You are deep in the throes of "labourland" that magical place where the rest of the world ceases to exist. You are only vaguely aware of your surroundings, and you are feeling like this intensity will swallow you whole, but you can feel your partner's finger gently caressing your arm, and that little gesture of love and support is everything. You know that birth is the end of one journey, yet only the beginning of another, and in that moment there is no doubt that together, you will totally rock this parenting gig.
Professional documentary birth photography tells the powerful story of labour and birth. Birth is beautiful, intense, and utterly transformative. It is also hormone-filled and fleeting. There are many details that a birthing mother is simply not aware of in the heat of the moment; your partner's intense emotions as they ride the highs and lows along with you, the subtle support that your loved ones and caregivers provide, and the look on your faces as you first exchange glances with your new love. There will be little moments that you may miss as baby is assessed, or shares their first snuggles with your partner as you are cared for. The tiny details and expressions of your new baby will change so quickly, and memories will fade.
birth photography FAQs and myths
Q: Birth is so private, won't I be uncomfortable having a stranger with a camera in the room?
A: Privacy is very important in the birth environment, and I always respect your privacy as a primary concern. I am very careful to remain quietly in the background, and to give you as much space and privacy as required. If at any time you would like me to leave your birthing environment, I will respectfully oblige, and remain available to return until shortly after your baby arrives. I also feel that it is critically important to establish a relationship before your birth, so that I am not the "stranger" in the room. I insist on meeting with you before we book your birth, again at about 35 weeks, and will stay in communication throughout your pregnancy.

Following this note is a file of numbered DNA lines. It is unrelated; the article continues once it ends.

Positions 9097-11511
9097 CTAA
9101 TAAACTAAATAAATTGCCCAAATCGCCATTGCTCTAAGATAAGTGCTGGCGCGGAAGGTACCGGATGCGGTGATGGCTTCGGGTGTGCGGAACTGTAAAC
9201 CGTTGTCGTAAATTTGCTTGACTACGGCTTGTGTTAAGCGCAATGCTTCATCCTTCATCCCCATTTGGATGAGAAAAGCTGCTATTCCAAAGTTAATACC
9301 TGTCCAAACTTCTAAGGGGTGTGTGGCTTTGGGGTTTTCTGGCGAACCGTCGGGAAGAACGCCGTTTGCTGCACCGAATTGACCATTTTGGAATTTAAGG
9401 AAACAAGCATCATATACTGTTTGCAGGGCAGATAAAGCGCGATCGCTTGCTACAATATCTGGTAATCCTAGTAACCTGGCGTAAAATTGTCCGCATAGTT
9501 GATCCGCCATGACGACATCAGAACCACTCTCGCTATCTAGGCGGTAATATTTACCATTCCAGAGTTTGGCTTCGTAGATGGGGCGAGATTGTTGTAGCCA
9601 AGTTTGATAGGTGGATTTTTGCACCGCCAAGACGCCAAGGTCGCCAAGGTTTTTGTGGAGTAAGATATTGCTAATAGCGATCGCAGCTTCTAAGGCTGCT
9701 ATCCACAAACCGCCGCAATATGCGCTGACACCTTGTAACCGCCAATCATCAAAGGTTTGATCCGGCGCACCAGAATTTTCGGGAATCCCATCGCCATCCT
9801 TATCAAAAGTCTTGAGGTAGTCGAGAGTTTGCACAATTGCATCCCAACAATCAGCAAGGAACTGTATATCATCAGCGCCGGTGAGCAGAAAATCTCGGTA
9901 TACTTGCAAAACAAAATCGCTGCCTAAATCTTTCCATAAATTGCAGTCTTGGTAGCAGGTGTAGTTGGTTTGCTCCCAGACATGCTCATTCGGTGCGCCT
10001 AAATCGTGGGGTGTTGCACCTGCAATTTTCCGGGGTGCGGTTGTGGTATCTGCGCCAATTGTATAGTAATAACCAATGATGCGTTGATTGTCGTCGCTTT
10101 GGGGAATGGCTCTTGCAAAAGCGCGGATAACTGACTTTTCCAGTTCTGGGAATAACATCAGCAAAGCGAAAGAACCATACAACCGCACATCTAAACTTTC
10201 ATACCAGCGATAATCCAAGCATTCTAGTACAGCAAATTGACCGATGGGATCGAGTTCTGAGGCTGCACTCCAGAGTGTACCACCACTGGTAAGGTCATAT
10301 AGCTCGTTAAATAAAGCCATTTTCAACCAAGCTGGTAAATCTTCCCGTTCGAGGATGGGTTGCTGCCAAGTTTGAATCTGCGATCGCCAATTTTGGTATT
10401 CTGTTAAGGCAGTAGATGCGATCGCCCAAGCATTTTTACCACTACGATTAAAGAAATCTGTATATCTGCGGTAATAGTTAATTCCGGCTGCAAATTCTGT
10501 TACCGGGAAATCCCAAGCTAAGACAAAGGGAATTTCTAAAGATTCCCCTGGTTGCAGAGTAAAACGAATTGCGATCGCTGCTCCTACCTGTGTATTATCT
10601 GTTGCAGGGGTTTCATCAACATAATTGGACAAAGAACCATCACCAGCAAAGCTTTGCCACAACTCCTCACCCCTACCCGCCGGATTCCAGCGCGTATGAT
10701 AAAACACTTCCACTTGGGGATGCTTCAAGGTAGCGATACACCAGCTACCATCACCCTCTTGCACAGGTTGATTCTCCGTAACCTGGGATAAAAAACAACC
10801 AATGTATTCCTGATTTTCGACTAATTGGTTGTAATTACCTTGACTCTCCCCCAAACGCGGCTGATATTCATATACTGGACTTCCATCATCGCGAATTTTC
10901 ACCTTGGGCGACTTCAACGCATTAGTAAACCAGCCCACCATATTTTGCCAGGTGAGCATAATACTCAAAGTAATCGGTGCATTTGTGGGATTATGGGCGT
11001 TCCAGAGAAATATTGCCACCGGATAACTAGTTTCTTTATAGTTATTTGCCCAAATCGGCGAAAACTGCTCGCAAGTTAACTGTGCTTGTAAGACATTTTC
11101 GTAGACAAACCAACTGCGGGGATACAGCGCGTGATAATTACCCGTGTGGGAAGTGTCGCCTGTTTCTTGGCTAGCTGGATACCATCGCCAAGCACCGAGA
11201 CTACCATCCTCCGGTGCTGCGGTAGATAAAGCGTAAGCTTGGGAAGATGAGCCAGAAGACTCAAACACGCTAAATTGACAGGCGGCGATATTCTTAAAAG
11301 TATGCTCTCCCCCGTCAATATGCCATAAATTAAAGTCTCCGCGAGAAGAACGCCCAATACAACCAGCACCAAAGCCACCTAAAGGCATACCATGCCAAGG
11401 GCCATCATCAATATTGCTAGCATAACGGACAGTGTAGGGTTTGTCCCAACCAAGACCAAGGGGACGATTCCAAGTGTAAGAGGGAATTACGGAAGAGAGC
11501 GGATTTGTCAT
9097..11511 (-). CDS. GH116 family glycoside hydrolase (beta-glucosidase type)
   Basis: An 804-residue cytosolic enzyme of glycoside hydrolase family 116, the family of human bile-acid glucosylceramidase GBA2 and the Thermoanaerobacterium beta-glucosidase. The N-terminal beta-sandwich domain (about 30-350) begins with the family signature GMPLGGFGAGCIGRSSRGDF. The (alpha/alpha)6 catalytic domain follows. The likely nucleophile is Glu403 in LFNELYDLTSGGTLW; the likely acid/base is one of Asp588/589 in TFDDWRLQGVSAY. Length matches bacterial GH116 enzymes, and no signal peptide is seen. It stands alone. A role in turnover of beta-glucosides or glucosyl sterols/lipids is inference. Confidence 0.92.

Q: I don't want a bunch of shots "down there" so why would I want a birth photographer?
A: I don't take any shots "down there" unless requested. I shoot to tell a story, a story about love, support, triumph and empowerment that can be presented in an album or slideshow. A story that you would feel comfortable and proud to share. Generally, nearly all of the images that I provide will be free of any explicit nudity, and no images featuring explicit nudity will ever be included in an album or slideshow unless you request to have it included.
Q: I am planning to book maternity and newborn photography, isn't adding birth photography overkill?
A: Documentary birth photography captures a different part of your story than the maternity and newborn photos will tell. Maternity photography captures your beautiful, life-giving figure and your loving anticipation, while newborn photography preserves the tiny details of your new baby, and your overwhelming joy at their presence. What you are missing out on is the powerful transformation that you will undergo in the moments between. The struggle, the support, the love, and the triumph. The wonder and awe when you first meet your new babe. The look on your baby's face as she takes her first breath. The moments that will feel like eternity but be soon forgotten in the hormonal haze. Those moments are SO precious, and I would love to preserve them for you.
Q: My partner/mother/sister/friend will be with me for the birth, and can take some pictures for me, why would I need a professional?
A: Birth is a very challenging environment for photography, and very emotionally overwhelming for all parties involved. Often, your family or friends are so wrapped up in the awe of the experience that you will end up with a lot of shots of the baby physically emerging, and very few of the emotional story behind the birth. If you are considering birth photography, it is probably not to end up with an album full of “those” shots. The other common occurrence, particularly if it is your partner in charge of the camera, is that they will be so wrapped up in the birth, and in supporting you (rightfully so), that they may forget the camera altogether, or at least until well after the baby has arrived. Ideally, your photos should tell the story of all of the love and support that you receive, which is nearly impossible if your support people are the ones behind the lens. Technically, birth environments can also be very challenging. The lighting is often very dim, and the action can move very fast; it is not a situation that is ideal for “Auto” mode. The nudity and graphic factors can also be very distracting if creative angles are not utilized. Hiring a professional photographer will ensure that you get the whole beautiful, powerful, emotional story.